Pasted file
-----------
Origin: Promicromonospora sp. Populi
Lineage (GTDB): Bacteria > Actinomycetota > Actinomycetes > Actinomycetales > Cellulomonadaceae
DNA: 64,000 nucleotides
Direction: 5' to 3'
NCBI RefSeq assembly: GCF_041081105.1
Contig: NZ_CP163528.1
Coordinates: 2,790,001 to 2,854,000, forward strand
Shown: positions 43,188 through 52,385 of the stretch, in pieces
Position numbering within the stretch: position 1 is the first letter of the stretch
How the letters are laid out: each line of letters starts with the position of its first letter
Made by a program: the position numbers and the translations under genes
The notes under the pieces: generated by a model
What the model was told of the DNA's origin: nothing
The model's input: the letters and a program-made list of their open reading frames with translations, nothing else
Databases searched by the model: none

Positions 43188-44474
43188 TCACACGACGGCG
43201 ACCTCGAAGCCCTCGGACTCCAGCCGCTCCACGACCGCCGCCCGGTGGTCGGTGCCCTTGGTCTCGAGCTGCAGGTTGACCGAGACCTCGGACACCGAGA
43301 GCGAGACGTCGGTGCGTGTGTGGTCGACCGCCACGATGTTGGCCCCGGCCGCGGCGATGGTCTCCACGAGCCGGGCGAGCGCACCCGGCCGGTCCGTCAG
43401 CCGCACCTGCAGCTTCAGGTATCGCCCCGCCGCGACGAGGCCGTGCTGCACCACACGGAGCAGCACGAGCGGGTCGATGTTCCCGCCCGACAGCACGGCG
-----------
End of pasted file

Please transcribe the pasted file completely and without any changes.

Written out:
Origin: Promicromonospora sp. Populi
Lineage (GTDB): Bacteria > Actinomycetota > Actinomycetes > Actinomycetales > Cellulomonadaceae
DNA: 64,000 nucleotides
Direction: 5' to 3'
NCBI RefSeq assembly: GCF_041081105.1
Contig: NZ_CP163528.1
Coordinates: 2,790,001 to 2,854,000, forward strand
Shown: positions 43,188 through 52,385 of the stretch, in pieces
Position numbering within the stretch: position 1 is the first letter of the stretch
How the letters are laid out: each line of letters starts with the position of its first letter
Made by a program: the position numbers and the translations under genes
The notes under the pieces: generated by a model
What the model was told of the DNA's origin: nothing
The model's input: the letters and a program-made list of their open reading frames with translations, nothing else
Databases searched by the model: none

Positions 43188-44474
43188 TCACACGACGGCG
43201 ACCTCGAAGCCCTCGGACTCCAGCCGCTCCACGACCGCCGCCCGGTGGTCGGTGCCCTTGGTCTCGAGCTGCAGGTTGACCGAGACCTCGGACACCGAGA
43301 GCGAGACGTCGGTGCGTGTGTGGTCGACCGCCACGATGTTGGCCCCGGCCGCGGCGATGGTCTCCACGAGCCGGGCGAGCGCACCCGGCCGGTCCGTCAG
43401 CCGCACCTGCAGCTTCAGGTATCGCCCCGCCGCGACGAGGCCGTGCTGCACCACACGGAGCAGCACGAGCGGGTCGATGTTCCCGCCCGACAGCACGGCG